October 21, 2009
My 3 year old son got his mythical yesterday.
Oh, sure, it was just a tinker toy wand. But in the right hands, (his) and with the right flick of the wrist, it became a projectile-launcher of epic proportions. In one fell swoop, from across the room, my son was able to use his wand to send the big round wooden wheel on the end of it right through the glass of a nicely framed picture in the living room.
Regardium Leviosa punks!
Above: My son’s Wizard 101 avatar, the inspiration behind the tinker toy wand.
As I sat there picking tiny shards of glass off the couch cushions, I got thinking about the progress that our guild has made in getting mythical weapons. The big push began around the start of the summer, and we now have over 50 characters with mythicals. Last week, we raided with a fully myth’d raid force, a guild first. For a casual guild like ours, it certainly was not easy, and there were a few times where I really wondered if we really would be able to do it, but the guild stuck with it and pulled it off.
Mythicals aren’t just shiny “look at me” status toys. It goes well beyond the “momentary pause in Norrath” serverwide broadcast. For dps classes, mythicals practically double your dps output. For healers and utility classes, they provide game changing buffs and effects. Raiding with myths vs without is like night vs day. So when players make resentful statements about how mythicals are just shiny carrots on sticks, and how efforts to get them are just another example of nerdy hardcores trying to show off their uberness, they totally miss the mark.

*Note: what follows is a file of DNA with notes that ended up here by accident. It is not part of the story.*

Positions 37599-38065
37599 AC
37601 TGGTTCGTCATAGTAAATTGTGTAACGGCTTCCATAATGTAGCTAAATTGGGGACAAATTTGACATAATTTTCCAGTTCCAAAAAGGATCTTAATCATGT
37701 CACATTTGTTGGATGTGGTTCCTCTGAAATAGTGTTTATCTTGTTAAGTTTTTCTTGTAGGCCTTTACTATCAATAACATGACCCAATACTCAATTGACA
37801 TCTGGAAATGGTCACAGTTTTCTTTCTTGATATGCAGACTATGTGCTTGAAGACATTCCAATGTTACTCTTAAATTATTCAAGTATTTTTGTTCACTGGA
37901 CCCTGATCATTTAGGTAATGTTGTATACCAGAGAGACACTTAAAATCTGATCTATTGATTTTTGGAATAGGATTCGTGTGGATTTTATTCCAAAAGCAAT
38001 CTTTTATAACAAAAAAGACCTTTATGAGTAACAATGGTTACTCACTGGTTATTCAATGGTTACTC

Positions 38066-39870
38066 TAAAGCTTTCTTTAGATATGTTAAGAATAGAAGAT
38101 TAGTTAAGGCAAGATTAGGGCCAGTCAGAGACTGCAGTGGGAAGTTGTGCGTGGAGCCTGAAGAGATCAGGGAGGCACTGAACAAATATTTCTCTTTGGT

It’s interesting to look back at the evolution of “epic” weapons from the early days of Everquest, to today’s Everquest 2. In the early years of EQ, epics were important because they defined your class. They were supposed to be something that not everyone could get, and in fact, only a very few, rather sleep-deprived players actually did get them for a long while. But there’s an important difference between the EQ epics of old and the mythicals of EQ2 today – in EQ, there was no raid cap. So if there were 4 clerics with their sprinklers, or 2 mages with their skittle epics, and you were without, it was no problem to have you along.
Times have changed, though, and MMOs now have set limits on the number of people you can take to a raid. In EQ2, it’s either 12 or 24, depending on the zone. So if you’re that 7th healer, and the other 6 have mythicals, you’re probably out of luck that night if the raid is overfull. The problem gets even more pronounced going forward, because content will always have to be designed around mythicals. It’s practically a requirement now that you have your mythical in order to to raid current endgame content. So epic weapons have evolved over the past decade, from something that only a few actually can get, to something that everyone is expected to have.